This post first appeared on The New Hampshire Rail Trail Coalition’s website.Photo and text by Ellen Kolb.
New Hampshire’s multi-use rail trails don’t take a season off. Winter is a time for snowshoeing and cross-country skiing. Some rail trails are snowmobile trails as well, and this is a time to thank the snowmobile clubs whose members help maintain the trails for everyone’s benefit.
After a generous snowfall, it’s tempting to grab snowshoes and head to the nearest trailhead. Once you get there, if you’re using one of the rail trails open to snowmobiles, you’re likely to see a sign telling you which local club handles trail grooming. Keep an eye out for the grooming machines that create a path of compacted snow along the trail – and wave to the driver!
Keep in mind a little bit of trail etiquette. Snowmobilers will stick to the rail trails marked for their use, and will be mindful of non-motorized skiers and hikers. Where cross-country ski tracks are present, snowshoers and hikers will walk next to rather than on top of them. Slower traffic always stays to the right.
With courtesy and good humor, everyone can enjoy wintertime shared use of the rail trails. Look for one near you, and enjoy the snow.
On a rail trail, spring is about the conditions, not the calendar. Snow and ice give way to mud season. Before you know it, the trailsides are greening up, signaling a time for tuning up bikes and putting away boots.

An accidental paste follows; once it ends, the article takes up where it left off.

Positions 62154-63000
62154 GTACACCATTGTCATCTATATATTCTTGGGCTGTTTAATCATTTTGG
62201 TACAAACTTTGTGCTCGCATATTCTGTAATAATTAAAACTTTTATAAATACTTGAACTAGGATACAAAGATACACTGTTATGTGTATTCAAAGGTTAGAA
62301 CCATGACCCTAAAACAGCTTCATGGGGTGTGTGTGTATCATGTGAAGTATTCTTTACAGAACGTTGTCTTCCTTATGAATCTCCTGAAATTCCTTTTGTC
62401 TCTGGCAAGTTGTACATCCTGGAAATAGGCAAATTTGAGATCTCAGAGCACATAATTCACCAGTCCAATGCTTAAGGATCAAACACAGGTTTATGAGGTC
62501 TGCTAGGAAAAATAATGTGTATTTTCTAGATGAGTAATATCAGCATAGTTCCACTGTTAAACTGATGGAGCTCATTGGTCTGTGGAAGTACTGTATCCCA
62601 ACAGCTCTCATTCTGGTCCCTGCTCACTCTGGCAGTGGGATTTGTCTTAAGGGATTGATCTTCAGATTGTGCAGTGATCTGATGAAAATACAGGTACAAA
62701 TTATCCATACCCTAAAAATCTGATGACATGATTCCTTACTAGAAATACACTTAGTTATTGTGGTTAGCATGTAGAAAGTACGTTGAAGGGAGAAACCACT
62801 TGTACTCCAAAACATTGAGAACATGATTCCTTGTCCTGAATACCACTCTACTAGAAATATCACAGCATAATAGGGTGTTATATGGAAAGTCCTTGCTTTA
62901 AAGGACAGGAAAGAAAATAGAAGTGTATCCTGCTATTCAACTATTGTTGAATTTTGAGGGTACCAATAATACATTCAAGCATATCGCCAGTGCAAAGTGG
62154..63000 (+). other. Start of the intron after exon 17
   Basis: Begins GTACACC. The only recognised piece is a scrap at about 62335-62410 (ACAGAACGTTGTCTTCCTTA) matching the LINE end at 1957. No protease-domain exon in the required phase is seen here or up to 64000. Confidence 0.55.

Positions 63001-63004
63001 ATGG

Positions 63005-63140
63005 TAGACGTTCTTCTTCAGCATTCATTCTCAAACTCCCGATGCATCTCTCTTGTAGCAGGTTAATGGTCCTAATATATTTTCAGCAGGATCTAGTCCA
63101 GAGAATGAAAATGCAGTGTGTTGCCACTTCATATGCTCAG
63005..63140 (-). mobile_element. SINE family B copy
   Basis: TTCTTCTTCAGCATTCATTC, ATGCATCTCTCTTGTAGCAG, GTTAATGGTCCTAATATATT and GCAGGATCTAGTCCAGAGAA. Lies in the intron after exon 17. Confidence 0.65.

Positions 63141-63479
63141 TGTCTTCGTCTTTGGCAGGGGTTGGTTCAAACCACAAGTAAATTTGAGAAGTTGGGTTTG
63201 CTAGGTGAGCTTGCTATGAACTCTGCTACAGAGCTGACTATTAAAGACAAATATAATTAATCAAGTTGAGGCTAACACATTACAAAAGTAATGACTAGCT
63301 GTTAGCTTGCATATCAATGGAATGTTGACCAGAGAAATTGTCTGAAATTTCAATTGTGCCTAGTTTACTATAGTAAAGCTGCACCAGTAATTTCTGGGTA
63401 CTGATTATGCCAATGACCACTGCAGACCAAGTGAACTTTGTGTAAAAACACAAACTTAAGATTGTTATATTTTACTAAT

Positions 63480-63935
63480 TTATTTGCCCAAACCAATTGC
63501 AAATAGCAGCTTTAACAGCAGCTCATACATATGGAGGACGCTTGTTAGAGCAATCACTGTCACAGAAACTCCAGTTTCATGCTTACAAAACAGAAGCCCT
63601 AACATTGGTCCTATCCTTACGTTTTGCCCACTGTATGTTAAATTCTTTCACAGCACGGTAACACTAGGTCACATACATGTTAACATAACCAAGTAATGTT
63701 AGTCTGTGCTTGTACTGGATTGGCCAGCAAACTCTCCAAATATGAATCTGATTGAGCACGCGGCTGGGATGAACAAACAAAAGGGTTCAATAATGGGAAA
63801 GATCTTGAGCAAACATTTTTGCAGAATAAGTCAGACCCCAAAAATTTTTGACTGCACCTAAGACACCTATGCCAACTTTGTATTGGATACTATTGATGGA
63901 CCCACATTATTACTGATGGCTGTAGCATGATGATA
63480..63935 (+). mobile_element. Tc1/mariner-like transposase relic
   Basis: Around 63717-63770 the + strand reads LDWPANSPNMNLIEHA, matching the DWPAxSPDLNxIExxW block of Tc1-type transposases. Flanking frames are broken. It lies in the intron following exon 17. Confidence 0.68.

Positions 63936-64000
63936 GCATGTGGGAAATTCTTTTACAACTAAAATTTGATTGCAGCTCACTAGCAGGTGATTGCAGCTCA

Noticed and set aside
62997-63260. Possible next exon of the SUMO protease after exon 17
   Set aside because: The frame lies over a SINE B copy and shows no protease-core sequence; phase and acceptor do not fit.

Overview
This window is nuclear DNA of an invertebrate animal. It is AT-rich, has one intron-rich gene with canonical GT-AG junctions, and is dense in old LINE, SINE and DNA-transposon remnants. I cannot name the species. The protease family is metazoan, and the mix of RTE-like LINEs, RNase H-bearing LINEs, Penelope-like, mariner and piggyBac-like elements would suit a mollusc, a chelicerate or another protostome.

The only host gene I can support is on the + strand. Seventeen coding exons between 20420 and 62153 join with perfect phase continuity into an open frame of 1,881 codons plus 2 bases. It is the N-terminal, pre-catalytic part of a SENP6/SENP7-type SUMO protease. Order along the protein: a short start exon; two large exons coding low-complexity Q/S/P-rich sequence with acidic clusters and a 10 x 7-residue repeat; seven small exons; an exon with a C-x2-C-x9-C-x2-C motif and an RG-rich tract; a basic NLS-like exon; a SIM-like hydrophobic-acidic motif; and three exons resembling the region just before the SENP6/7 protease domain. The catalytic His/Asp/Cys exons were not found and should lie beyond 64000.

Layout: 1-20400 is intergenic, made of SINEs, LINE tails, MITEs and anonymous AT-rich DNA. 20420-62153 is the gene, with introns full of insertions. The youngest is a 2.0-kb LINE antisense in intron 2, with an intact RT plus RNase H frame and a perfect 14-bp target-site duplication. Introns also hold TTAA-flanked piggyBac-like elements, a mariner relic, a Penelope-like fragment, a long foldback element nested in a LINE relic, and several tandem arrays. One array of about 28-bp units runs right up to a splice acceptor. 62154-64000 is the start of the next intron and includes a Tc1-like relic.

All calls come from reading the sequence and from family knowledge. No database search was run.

If winter kept you indoors, spring will nudge you outside. It’s tempting to get back to the trails and trailheads even when they’re muddy. The resulting ruts would be a problem down the line, though, so a little patience is in order while the mud recedes. Even the paved trails can be reluctant to give up their icy patches. Again, patience. Spring will win out.
I’m pleased to put on my Granite State Walker hat and join a small army (strictly peaceful!) of Granite Staters in a 24-hour fundraising event to benefit the Manchester City Library Foundation. Around the clock on April 7, we’ll take turns reading aloud, with a different theme each hour. Midnight on the 7th is for Nature, and I’ll be reading from The Cohos Trail guidebook. Author Kim Nilsen included some New Hampshire natural history in that wonderful guide, and I’ll share a few pages.
Night owls can catch my 12:20 a.m. segment at www.twitch.tv/mcl_foundation, barring tech glitches. Not a night owl? No problem. Tune in anytime on April 7. It’s going to be a virtual grab bag of assorted readers and books.